That's because the percentage of revolving credit that you're using, which is called "credit utilization," makes up 30% of your credit score. The only factor that's more important is your repayment history. If you have four credit cards with a total limit of $8,000 and your balances total $4,000, your credit utilization is 50%. That's very high.
Paying off a credit card with a personal loan restores the entire line of credit. Consolidating all of your credit card debt with a personal loan can reduce your credit utilization ratio to zero.
Because you can drop your credit utilization ratio drastically and quickly, and because utilization comprises such a large part of your FICO score, this method is one of the fastest ways to raise your credit score.
Debt Consolidation Pitfalls
However, personal finance specialists don't recommend debt consolidation for everyone. Mistakes can harm your financial security and wreck your credit, so learn before you leap.
- Not understanding how debt consolidation works
Debt consolidation does not magically make debt disappear. You still owe the money.
- Not changing your spending habits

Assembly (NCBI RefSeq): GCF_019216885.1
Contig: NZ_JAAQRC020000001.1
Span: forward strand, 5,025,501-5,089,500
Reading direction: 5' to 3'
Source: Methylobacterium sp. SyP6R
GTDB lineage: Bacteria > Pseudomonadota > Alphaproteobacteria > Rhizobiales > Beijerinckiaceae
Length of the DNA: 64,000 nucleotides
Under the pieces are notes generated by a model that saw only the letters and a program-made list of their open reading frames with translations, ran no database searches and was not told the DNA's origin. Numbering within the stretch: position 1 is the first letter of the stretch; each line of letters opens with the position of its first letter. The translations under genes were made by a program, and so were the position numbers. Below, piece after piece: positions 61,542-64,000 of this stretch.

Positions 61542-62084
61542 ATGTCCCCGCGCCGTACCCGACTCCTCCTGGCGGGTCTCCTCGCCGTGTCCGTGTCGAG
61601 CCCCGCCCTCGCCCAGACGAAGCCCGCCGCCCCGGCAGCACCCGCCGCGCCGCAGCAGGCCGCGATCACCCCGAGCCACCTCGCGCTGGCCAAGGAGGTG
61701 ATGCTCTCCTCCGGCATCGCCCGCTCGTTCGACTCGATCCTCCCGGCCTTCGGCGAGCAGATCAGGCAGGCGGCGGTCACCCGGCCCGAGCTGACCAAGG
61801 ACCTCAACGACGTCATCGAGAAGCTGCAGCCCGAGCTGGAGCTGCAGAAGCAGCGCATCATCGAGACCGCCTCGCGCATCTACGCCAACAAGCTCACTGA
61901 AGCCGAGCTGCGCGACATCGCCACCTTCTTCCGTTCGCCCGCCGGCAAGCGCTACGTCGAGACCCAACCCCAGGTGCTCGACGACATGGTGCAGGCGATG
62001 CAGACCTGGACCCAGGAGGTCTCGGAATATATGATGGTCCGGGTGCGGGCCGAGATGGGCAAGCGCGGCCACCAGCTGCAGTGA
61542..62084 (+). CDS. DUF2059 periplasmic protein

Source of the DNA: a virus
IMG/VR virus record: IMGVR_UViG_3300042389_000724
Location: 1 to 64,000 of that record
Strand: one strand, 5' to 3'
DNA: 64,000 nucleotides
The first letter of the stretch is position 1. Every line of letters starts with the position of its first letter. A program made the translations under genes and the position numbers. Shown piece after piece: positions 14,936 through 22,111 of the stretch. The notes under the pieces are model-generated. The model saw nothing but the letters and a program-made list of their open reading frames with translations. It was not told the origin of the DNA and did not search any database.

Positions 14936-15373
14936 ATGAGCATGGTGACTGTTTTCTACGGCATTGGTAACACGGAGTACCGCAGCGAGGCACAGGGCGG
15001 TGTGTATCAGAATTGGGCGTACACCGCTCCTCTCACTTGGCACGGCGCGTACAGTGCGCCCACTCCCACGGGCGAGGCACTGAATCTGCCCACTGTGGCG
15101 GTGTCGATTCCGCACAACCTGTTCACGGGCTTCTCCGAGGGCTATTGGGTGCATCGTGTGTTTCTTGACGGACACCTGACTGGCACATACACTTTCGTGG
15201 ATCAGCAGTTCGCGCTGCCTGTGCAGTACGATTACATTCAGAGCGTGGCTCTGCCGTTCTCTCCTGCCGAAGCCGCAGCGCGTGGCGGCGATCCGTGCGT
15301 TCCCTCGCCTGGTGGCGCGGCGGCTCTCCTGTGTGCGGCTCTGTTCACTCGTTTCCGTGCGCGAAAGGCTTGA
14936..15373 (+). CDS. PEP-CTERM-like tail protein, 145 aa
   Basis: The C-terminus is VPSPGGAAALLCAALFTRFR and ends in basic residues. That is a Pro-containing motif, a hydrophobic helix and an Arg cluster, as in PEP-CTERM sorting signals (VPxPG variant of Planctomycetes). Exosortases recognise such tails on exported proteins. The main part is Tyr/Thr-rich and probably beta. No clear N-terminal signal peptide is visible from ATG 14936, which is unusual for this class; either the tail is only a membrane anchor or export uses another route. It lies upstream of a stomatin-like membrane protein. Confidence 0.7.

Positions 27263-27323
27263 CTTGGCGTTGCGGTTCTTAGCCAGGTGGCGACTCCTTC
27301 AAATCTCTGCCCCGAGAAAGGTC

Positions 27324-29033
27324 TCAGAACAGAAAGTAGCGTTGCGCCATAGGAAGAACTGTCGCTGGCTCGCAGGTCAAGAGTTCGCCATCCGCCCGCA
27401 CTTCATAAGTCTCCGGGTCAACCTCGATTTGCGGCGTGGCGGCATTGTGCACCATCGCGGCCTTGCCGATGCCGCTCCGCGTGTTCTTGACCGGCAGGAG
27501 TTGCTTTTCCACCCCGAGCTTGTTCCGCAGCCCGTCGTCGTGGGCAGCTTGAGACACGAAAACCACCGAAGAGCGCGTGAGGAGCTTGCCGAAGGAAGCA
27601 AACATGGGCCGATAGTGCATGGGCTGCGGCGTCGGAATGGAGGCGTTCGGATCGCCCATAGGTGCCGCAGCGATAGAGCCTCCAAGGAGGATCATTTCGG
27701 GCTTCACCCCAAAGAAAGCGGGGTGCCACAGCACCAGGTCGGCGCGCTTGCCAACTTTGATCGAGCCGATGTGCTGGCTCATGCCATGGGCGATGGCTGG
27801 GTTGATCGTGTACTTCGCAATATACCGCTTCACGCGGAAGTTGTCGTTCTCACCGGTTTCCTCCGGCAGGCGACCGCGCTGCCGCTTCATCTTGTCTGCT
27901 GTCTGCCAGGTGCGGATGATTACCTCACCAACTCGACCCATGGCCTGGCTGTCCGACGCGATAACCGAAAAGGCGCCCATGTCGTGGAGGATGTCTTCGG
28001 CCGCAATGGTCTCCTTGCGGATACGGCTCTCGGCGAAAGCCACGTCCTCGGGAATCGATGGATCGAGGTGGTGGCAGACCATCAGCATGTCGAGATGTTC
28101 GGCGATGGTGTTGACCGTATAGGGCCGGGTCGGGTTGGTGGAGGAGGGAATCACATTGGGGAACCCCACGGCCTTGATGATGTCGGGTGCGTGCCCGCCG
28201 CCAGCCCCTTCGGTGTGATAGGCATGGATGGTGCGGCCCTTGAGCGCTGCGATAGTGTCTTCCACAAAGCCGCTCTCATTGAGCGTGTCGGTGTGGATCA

If you cannot help overspending and carrying credit card balances, don't consolidate debt with a personal loan. You'll run up your credit cards again and have those payments plus the personal loan payment. You'd be better off with credit counseling and a debt management plan.
- Not recognizing your payment may increase with a personal loan
Consolidating debt can increase your monthly payment even with a lower interest rate. That's because many credit card companies set minimum payments low enough to keep you in debt for decades. A personal loan payment might be higher, but you know exactly when you'll be debt-free. Just make sure that the payment is affordable.
- Not keeping credit cards open after you consolidate your debt
If you consolidate your credit card debt and close your accounts to keep from using them, your credit utilization won't improve. If your spending is that much out of control, closing the accounts might still be a smart move, but your credit score won't benefit much and could even fall slightly.
Personal loans - not the only way to consolidate debt
Debt management plans from non-profit credit counselors can be helpful to those who are not managing their debt well.
If you have enough discipline, a zero-interest balance transfer card could give you six to 24 months of no-interest financing, allowing all of your payment to go toward debt reduction.
There's a fee to transfer your balances, usually 3%, but you can save a lot of money if you're able to clear the debt before the zero-interest period expires.
Debt consolidation with a personal loan is the right choice for many consumers. Just make sure that you shop for the lowest rate for which you qualify, that you can afford the fixed monthly payment, and that you won't resume carrying credit card balances after paying them off.
Personal Loan Inquiries Can Drop Your Credit Score
Credit scoring models treat all inquiries as negative because inquiries mean that you are planning to take on more debt.